Created on Monday, 13 May 2013 Written by REUBEN MEES
Bratka recalls personalities of fallen officers
Logan County’s three fallen law enforcement officers are more than just a name on a building or a park, Judge Dan Bratka said during Saturday’s Police Memorial Ceremony.
Logan County Family Court Judge Dan Bratka speaks during Saturday’s Police Memorial Ceremony at the Holland Theatre. EXAMINER PHOTOS | REUBEN MEES
And although he has little memory of the first of three of Logan County’s fallen officers, he painted colorful pictures of the other two who he remembers from his youth.
“We read their names every year, but do we remember them?” the family court judge asked the audience. “In a few years, these guys are going to be no more than a name on a park or a building if we don’t take the time to remember them.”
He began with Frank W. Hossler, an Ohio State Highway Patrol officer and expectant father who died in a car crash while on duty near DeGraff on Sept. 22, 1956.
“I’m kind of embarrassed I don’t know more about Frank W. Hossler,” Judge Bratka said.
“But having grown up in West Liberty, there isn’t a kid that doesn’t remember Sherman Ricketts. We called him Marshal Ricketts to his face and ‘Old Sherm’ behind his back — if our fathers weren’t around, that is.”
Marshal Ricketts, who died after being shot by a Michigan parolee breaking into houses in West Liberty on June 29, 1962, helped the village’s children cross U.S. Route 68, and his slaying cast a shadow over the town.
“There was a black cloud over West Liberty that day,” Judge Bratka said. “That day Sherman Ricketts got a call at about 2:45 a.m. about a suspicious person trying to break into houses. A parolee was trying to get stuff.
“He confronted him in front of old Sam Zook’s house and before he knew what happened, the parolee from up north gunned him down. But Sherman Ricketts returned fire and hit him three times.
“Then Bill Dodge came out with his shotgun and made sure he didn’t get away,” the West Liberty native said. “I hope that thug never gets out of prison.”
He then turned his attention to Belle Center Marshal Murray Griffin, who was shot and killed while responding to a reported disturbance that turned out to be a murder in progress on July 5, 1986.
“In 1978 after I got out of the Air Force, I was hired by (sheriff) DeWeese Skidmore and one night we got a call about a disturbance in Belle Center and the sheriff told me to take a car and head up there and meet Marshal Griffin,” he said of his first encounter with the colorful individual who kept the peace in Belle Center.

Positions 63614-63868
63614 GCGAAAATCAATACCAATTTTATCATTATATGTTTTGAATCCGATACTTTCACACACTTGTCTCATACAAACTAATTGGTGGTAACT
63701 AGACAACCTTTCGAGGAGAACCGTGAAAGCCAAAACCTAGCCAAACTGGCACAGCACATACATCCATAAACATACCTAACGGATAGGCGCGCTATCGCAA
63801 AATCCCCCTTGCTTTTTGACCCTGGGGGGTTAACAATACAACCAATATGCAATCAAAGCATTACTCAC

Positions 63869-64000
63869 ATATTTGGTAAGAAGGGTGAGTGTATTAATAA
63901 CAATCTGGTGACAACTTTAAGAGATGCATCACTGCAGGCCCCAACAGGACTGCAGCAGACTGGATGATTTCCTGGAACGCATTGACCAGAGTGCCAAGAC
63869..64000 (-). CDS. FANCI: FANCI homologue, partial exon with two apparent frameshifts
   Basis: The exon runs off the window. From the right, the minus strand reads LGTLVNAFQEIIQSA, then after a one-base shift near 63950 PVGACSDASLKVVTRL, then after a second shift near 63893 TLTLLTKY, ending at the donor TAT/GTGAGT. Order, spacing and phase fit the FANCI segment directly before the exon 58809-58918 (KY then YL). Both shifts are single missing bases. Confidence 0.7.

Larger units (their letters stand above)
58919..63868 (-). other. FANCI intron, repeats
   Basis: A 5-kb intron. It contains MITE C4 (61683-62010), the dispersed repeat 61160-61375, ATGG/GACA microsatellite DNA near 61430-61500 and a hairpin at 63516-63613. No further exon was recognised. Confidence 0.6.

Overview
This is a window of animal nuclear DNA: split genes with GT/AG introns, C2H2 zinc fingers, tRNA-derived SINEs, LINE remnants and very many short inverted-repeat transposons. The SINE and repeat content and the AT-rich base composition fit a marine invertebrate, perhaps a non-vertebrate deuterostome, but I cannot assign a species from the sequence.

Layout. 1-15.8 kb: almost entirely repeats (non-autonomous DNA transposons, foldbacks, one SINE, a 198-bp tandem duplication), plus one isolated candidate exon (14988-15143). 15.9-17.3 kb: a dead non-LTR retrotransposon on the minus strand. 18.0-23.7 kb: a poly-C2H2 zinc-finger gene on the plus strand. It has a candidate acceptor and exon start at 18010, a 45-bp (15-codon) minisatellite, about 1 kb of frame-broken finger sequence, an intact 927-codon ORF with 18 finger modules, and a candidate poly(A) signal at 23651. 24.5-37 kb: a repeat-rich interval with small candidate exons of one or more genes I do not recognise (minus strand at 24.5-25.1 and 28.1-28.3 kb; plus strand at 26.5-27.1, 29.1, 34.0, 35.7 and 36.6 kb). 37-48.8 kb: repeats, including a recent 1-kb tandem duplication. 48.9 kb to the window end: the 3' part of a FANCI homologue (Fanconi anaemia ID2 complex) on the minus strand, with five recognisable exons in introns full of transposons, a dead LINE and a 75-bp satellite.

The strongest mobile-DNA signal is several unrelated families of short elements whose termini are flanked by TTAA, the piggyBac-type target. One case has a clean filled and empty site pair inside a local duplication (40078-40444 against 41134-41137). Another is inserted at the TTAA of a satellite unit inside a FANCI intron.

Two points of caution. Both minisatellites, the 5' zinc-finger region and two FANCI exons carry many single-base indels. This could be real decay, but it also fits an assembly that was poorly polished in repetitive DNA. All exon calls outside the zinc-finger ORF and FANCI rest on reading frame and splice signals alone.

“Over the years I knew Murray, I always tried to get him laughing because he always slapped his leg.”
On one occasion, the marshal helped the young deputy avoid an unnecessary investigation when he got a call about a possible kidnapping in the marshal’s jurisdiction.
“I remember going up there and meeting up with Murray,” Judge Bratka said. “He came out of his house with his ball cap cocked on; he had on a flannel shirt and blue jeans; his gun belt was strapped on like it was the wild, wild west; he had on his house slippers because he liked to do that, and he was smoking a cigarette.
“I was in a rush about this man that had reported his wife had been kidnapped and Murray told me that the man’s wife had been dead 10 years. He told me to go up the street, turn right and go down a couple of houses to wake up his daughter. That saved me days of work investigating a kidnapping.”
And when he decided to shift gears from law enforcement to a legal career, Mr. Bratka kept in touch with the marshal and his wife.
“Just getting to sit down with Murray and Harriet made a bad day at law school so much better,” the judge said.
And while working as an assistant prosecutor, the fateful night arrived.
“When he went to (Tootie) Mullet’s house in Belle Center, there’s no doubt Murray knew who it was. Then when he went upstairs, he died by his own service revolver.
“We know who probably did it now,” the judge said in reference to DNA evidence that was uncovered last year linking a suspect who had been previously tried and let off on legal technicalities. “And he will pay for it one day.”
And before the firing of the 21-gun salute to remember all of Ohio’s fallen police officers, Judge Bratka again reminded the participants not to let the memory of the fallen fade.
A team of local law enforcement officials under the direction of Bellefontaine Police Officer Roger Hager, left, fire off a round in a 21-gun salute to remember Logan County’s fallen officers during Saturday’s Police Memorial Ceremony at the Holland Theatre.
“Don’t let them become just another name on a park in Belle Center; don’t let them become a name on a plaque at the town hall in West Liberty,” he said. “Don’t ever forget them.”